Made in black and white finishes, both with luminous dial
Reproduced with battery quartz movements ca. 2003 - 2006
This is not actually a Big Ben, but I included it here (the Big Ben style series) because it is closely related to the Big Ben.
Clock of Tomorrow was an elegant and expensive clock, retailing for $12.50 at its introduction in mid-1955. In comparison, Big Ben Loud Alarm Luminous retailed for $7.95 at the time. Clock of tomorrow was made through 1959. It was made in a white case with white dial, and black case with black dial. Both case colors have gold colored trim. The Clock of Tomorrow has a chime alarm sound.
In the early 1940’s, Ralph Matthiessen, Chairman and major stockholder of General Time, suggested to Max Schlenker (chief engineer) that a key wound clock should be designed which would have all the advanced features in one clock and would be a “clock of tomorrow”. The name was picked up from his request. A clock model with illuminated push-push switch, single key silent wind, quiet movement was made by engineering.
The styling of the model was not impressive, and so Ellworth Danz was given the task to come up with an appropriate style for this clock. This was one of the first projects Mr. Danz worked on, resulting in design patent Des. 162,523 issued March 20, 1951.
The clock’s movement is covered by patent #2,361,128 issued to Max Schlenker on October 24, 1944.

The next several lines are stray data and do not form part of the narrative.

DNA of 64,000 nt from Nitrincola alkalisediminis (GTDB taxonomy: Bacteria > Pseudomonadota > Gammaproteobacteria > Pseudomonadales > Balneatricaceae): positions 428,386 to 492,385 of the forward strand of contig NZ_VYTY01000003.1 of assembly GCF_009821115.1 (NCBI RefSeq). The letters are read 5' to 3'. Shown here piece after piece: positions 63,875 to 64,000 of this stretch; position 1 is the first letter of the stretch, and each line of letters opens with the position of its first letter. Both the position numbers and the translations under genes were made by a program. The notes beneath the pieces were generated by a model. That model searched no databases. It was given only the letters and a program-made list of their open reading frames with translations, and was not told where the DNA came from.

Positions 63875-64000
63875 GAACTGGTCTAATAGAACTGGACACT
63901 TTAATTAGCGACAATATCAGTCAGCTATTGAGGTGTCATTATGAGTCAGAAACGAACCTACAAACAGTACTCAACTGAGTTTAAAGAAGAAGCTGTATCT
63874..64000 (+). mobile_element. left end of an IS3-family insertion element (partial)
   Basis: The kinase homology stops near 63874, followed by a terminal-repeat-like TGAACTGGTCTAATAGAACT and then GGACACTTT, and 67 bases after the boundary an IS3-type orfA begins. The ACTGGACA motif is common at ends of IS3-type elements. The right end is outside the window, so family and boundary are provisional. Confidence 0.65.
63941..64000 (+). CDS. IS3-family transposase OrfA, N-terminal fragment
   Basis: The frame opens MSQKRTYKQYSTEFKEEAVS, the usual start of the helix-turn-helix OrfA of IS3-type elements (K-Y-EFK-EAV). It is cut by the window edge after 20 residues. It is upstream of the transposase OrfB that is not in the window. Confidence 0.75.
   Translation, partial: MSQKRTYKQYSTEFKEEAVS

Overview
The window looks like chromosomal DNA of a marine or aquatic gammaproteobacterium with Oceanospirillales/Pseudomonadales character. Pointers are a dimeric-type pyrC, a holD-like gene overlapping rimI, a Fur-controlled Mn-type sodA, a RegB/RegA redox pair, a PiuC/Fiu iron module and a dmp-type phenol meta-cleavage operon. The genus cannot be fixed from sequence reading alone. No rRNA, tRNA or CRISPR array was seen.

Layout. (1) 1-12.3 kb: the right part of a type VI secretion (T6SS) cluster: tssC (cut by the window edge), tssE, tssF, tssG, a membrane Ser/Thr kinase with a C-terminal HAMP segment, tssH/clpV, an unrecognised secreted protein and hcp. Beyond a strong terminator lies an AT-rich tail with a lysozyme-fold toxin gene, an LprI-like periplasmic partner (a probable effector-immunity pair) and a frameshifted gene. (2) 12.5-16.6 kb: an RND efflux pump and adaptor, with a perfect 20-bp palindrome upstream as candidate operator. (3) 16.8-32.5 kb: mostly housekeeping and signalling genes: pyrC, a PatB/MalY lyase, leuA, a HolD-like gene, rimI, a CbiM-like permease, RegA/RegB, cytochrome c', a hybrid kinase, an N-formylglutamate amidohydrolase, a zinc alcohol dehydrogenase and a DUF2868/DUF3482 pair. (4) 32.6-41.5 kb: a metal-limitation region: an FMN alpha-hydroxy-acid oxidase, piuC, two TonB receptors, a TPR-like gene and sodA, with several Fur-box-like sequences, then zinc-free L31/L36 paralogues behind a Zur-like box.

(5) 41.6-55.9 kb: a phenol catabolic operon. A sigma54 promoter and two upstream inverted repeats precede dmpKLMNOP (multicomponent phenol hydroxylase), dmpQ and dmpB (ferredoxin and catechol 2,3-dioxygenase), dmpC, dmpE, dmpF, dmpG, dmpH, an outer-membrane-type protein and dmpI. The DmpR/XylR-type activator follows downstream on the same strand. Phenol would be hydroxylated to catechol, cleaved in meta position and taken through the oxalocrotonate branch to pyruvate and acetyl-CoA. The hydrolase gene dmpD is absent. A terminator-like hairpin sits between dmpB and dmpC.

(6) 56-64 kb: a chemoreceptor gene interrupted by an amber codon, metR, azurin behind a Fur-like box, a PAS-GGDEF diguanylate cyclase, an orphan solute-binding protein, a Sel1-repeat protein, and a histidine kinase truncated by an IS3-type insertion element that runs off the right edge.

Concerning the introduction of the Clock of Tomorrow, Mr. Danz told me the following:
“The Clock of Tomorrow was delayed by two things; production of the Bens and other key wounds was the main priority in order to fill the demand after production had ceased during world War II. Tooling for this clock was not a priority. A new marketing Manager, Joe Donahue, had come from the Shaeffer Pen Company, and he said their $12.50 pens outsold their $5.00 models. That was a concept new to key wound clocks – and perhaps not applicable.
“You will notice the dial on the production models differ from the one on the patent drawing. I have one of few samples made with the original dial (non luminous). I designed the style 7 Big Ben case although no patent was applied for (our patent attorney said it was just another round clock). Of course this design and construction with the first plastic lens for a Ben was based on the same concept as the Clock of Tomorrow.”
Note from Bill Stoddard: I consider the Clock of Tomorrow to be part of the Big Ben family, as it has many of the same characteristics including the bell-back and removable mainspring barrel.
A Clock of Tomorrow with a quartz movement was introduced ca. 2003 (please tell me if you know the year of introduction). The reproduction can be identified by having a battery compartment instead of two winding keys. Also, the dial says “Big Ben” and “Clock of Tomorrow” whereas the original did not say “Big Ben” on the dial.